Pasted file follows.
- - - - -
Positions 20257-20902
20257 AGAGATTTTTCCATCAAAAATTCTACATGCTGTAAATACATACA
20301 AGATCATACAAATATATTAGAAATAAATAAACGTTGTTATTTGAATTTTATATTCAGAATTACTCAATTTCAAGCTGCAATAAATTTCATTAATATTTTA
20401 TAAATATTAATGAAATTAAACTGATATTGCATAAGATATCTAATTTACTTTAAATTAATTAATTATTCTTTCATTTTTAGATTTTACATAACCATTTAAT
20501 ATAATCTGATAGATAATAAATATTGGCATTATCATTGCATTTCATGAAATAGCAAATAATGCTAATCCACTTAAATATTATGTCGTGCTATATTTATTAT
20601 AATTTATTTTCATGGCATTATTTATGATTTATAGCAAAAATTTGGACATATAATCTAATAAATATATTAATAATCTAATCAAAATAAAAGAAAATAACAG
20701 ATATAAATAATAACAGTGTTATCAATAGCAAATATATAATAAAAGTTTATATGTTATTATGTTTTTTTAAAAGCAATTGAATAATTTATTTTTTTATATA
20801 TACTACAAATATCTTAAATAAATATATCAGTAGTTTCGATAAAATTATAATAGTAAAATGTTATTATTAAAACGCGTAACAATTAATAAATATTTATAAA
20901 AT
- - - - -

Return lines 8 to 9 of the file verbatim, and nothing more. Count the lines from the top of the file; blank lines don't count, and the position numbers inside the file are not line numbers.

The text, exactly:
20801 TACTACAAATATCTTAAATAAATATATCAGTAGTTTCGATAAAATTATAATAGTAAAATGTTATTATTAAAACGCGTAACAATTAATAAATATTTATAAA
20901 AT